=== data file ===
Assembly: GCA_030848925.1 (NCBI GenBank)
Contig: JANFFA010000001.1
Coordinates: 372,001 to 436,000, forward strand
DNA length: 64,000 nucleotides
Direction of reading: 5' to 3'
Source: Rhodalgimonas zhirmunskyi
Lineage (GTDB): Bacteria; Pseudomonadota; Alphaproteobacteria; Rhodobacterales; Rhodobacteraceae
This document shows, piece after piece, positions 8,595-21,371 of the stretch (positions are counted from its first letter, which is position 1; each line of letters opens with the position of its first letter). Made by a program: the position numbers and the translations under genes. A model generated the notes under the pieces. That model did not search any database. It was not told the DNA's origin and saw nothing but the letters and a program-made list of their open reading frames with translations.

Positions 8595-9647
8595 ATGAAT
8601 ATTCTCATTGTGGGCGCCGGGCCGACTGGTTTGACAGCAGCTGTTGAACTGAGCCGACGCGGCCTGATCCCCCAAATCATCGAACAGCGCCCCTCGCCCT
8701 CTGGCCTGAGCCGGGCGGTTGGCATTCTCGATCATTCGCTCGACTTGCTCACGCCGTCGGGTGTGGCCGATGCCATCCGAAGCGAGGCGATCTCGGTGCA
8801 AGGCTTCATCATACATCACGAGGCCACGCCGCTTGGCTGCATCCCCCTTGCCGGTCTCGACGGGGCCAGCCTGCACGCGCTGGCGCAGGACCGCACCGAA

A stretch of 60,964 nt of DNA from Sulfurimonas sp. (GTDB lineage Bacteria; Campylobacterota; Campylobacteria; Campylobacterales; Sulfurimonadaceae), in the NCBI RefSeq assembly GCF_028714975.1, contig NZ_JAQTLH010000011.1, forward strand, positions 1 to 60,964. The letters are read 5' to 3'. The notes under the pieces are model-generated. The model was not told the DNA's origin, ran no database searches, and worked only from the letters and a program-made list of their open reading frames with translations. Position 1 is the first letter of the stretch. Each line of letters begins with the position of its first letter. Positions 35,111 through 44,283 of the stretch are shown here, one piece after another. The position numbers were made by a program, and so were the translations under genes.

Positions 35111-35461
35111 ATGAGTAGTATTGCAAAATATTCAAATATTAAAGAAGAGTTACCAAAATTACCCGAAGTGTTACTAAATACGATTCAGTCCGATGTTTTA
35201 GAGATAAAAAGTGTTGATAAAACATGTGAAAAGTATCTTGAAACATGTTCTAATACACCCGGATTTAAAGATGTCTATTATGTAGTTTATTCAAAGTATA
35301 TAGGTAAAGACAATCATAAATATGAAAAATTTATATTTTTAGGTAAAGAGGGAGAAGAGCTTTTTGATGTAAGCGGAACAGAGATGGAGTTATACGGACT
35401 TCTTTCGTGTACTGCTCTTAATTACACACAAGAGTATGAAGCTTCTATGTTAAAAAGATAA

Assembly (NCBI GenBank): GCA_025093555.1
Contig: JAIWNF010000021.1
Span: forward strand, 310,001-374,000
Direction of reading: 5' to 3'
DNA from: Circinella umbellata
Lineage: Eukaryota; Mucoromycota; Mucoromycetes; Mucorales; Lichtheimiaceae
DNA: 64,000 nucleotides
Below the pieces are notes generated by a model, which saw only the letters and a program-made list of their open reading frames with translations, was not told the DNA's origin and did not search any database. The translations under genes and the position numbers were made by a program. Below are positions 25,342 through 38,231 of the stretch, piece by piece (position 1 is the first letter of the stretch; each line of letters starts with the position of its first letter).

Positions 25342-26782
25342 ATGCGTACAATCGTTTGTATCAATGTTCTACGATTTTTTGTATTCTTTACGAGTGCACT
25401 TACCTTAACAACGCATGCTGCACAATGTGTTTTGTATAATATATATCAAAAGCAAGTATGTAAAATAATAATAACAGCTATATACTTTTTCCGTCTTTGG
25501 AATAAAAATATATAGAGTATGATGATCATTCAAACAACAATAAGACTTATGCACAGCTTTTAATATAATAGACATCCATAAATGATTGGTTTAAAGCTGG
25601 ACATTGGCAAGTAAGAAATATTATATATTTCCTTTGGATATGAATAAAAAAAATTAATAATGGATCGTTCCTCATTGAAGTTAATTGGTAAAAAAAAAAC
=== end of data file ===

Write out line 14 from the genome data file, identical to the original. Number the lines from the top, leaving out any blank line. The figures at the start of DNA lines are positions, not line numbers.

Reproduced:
A stretch of 60,964 nt of DNA from Sulfurimonas sp. (GTDB lineage Bacteria; Campylobacterota; Campylobacteria; Campylobacterales; Sulfurimonadaceae), in the NCBI RefSeq assembly GCF_028714975.1, contig NZ_JAQTLH010000011.1, forward strand, positions 1 to 60,964. The letters are read 5' to 3'. The notes under the pieces are model-generated. The model was not told the DNA's origin, ran no database searches, and worked only from the letters and a program-made list of their open reading frames with translations. Position 1 is the first letter of the stretch. Each line of letters begins with the position of its first letter. Positions 35,111 through 44,283 of the stretch are shown here, one piece after another. The position numbers were made by a program, and so were the translations under genes.